The Washington PostDemocracy Dies in Darkness

Detroit spends more money issuing parking fines than it collects from them

(Photo by Bill Pugliano/Getty Images)

Detroit has a number of problems with parking, not the least of which is that the city has way too much of the stuff. Spend an afternoon driving through Detroit, and it's immediately clear that there are more parking garages, street meters and surface lots downtown than people who actually want to park there (or destinations that might lure them). This weird imbalance of vacant blocks and excess parking is no accident: The more of the latter the city created over time – often tearing down buildings to make way – the less attractive the downtown became for anyone who drove there, and then actually wanted to walk around.

This map of the city created by Rob Linn, a personal favorite, does a nice job of illustrating why there'd be nowhere to go in downtown Detroit once you got out of your car:

So the city has a basic supply-and-demand problem. But that's just half of the story. For the first time in a decade, Detroit is now talking about increasing its parking fines. Not only is parking ridiculously plentiful in the Motor City; for a long time it's also been too hard to pay at broken meters, or too easy to ignore the signs telling you to pay at all. Here's the money paragraph from the Detroit News this week:

The city is paying $32 to issue and process a $30 parking violation, and it hasn’t adjusted rates since 2001. On top of that, about half of Detroit’s 3,404 parking meters are not operating properly at any given time, says [Emergency Manager Kevyn] Orr’s spokesman, Bill Nowling.

There are all kinds of problems here. The first is clearly that the city shouldn't be losing money on parking enforcement. It also shouldn't be cheaper to violate parking laws in Detroit – current fines are as low as $20 – than it is to park your car at Gallery Place in downtown DC for the time it takes to watch a single movie.

According to Detroit's chief operating officer in the News, raising fines and actually enforcing them against repeat-offenders would bring the city an extra $60 million over the next 10 years. This is revenue a bankrupt city clearly needs. But even if Detroit weren't short on cash and hunting for it in every cranny, it would still be time to bump up these fines (and, you know, repair all those broken meters).

The ostensible policy goal of parking tickets isn’t really to generate municipal revenue – it’s to manage the supply of a public asset. If parking is plentiful and cheap, people will use tons of it. If the cost of violating parking regulations is low on top of that, the city has even less leverage over how curb space should be used for the public good. Maybe a cheap parking spot feels good for the individual parker, but a city overrun by parking – where there's little incentive to invest in alternative transportation, among other things – probably doesn't feel like somewhere you'd want to live.

Update: I'm going to add to some of the comments below here so that I can embed a few images in the process. First off, some historical context: In the first half of the 20th century, downtown Detroit was the shopping center for the region. Then malls opened in the suburbs, and consumers (understandably) left for the ease of access and parking there. The downtown began to dry up as a destination, as happened in a number of U.S. cities. Many of them – Detroit included – responded to this situation by reasoning that if they created more parking downtown, people would come back.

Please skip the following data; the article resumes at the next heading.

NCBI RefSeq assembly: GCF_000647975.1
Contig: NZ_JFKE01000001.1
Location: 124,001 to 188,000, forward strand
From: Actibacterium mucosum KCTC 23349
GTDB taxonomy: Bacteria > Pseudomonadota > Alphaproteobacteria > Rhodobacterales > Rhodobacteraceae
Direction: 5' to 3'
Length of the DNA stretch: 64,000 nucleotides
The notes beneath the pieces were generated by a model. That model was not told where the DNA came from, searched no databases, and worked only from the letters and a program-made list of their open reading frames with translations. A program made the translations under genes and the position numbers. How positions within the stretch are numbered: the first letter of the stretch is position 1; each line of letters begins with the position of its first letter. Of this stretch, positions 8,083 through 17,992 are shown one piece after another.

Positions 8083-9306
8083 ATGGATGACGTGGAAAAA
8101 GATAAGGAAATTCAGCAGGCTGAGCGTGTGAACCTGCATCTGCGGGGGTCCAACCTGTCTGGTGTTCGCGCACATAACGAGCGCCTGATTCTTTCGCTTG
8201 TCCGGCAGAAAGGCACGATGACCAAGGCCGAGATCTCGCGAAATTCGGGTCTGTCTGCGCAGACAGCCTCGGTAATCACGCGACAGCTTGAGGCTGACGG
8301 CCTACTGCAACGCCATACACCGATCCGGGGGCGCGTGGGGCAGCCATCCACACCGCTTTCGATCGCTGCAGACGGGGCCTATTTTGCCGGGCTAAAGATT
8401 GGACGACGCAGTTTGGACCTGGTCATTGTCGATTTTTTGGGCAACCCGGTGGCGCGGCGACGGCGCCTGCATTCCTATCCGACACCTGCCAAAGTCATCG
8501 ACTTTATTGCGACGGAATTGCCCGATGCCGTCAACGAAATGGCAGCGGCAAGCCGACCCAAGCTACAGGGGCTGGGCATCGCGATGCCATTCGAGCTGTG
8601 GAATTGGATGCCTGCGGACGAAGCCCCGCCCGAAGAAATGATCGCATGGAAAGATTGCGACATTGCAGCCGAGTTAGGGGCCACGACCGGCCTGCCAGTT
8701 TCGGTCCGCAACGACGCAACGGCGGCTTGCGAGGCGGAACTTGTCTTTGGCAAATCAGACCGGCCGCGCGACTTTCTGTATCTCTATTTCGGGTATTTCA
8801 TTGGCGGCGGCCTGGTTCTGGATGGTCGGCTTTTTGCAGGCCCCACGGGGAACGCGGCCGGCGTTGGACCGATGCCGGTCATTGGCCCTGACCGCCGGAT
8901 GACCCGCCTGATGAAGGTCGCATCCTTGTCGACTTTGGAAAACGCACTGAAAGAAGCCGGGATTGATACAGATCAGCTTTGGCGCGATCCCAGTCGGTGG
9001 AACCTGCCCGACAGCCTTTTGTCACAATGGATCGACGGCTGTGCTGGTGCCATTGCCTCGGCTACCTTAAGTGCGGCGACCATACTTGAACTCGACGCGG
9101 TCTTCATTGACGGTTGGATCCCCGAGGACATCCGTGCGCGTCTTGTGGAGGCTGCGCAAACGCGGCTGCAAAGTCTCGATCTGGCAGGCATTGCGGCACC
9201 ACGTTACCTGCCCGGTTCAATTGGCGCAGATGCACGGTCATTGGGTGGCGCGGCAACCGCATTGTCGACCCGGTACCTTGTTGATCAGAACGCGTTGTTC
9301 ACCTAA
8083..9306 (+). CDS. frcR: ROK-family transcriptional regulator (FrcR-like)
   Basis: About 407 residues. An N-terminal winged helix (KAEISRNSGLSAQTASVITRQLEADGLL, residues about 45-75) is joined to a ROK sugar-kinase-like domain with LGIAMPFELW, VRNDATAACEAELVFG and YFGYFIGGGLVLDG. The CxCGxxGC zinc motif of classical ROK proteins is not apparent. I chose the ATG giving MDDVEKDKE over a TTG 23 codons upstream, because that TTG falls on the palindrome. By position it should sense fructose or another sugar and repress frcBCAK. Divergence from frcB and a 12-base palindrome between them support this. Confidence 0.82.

The city tore down buildings to do this. It built parking in spades. Today, nearly 40 percent of the land downtown has parking of some kind sitting on top of it. Unfortunately, we now know this did not entice people to come back.

Part of the problem is that all of this parking, while designed to lure people, ultimately has the impact of making the city less worth visiting in the first place. Why go to downtown Detroit when so much of what you'll find there is... parking? All of that parking, in turn, creates a perception of safety problems. People hesitate to park three blocks from a restaurant when that means walking past several streets of darkly lit garages and empty lots (as opposed to store fronts and bustling bars).

Now, let's say a new casino wants to open up downtown, and it insists on building its own adjacent parking lot, too (zoning regulations play a role here as well) because it fears that customers won't feel comfortable walking through the neighborhood from the ample parking that already exists. Now cheap parking begets more cheap parking. Even more of the land downtown is devoted to pavement instead of businesses or homes.

Yes, it's absolutely fair that we don't all want to live in an urban condo in a dense neighborhood. A lot of us want to be able to park with ease and affordability when we want to go somewhere. My point is that many people don't want to live in a place where the defining feature is, well, this... grab some sample snapshots from Google Street View:

Or this:

It is, in fact, possible to have too much cheap parking, and this is what it looks like. Detroit already has some of the lowest big-city meter rates and expired-meter fines in the country, as the original Detroit News story above cites. To suggest that we might revitalize the city by inviting more people to come in and park there for even cheaper is to keep trying an idea that has not worked in Detroit for years. Parking is a commodity that needs to be managed (through supply and pricing), not an entitlement for anyone who owns a car. I like a nice parking spot, too. But too much of anything can be a bad thing.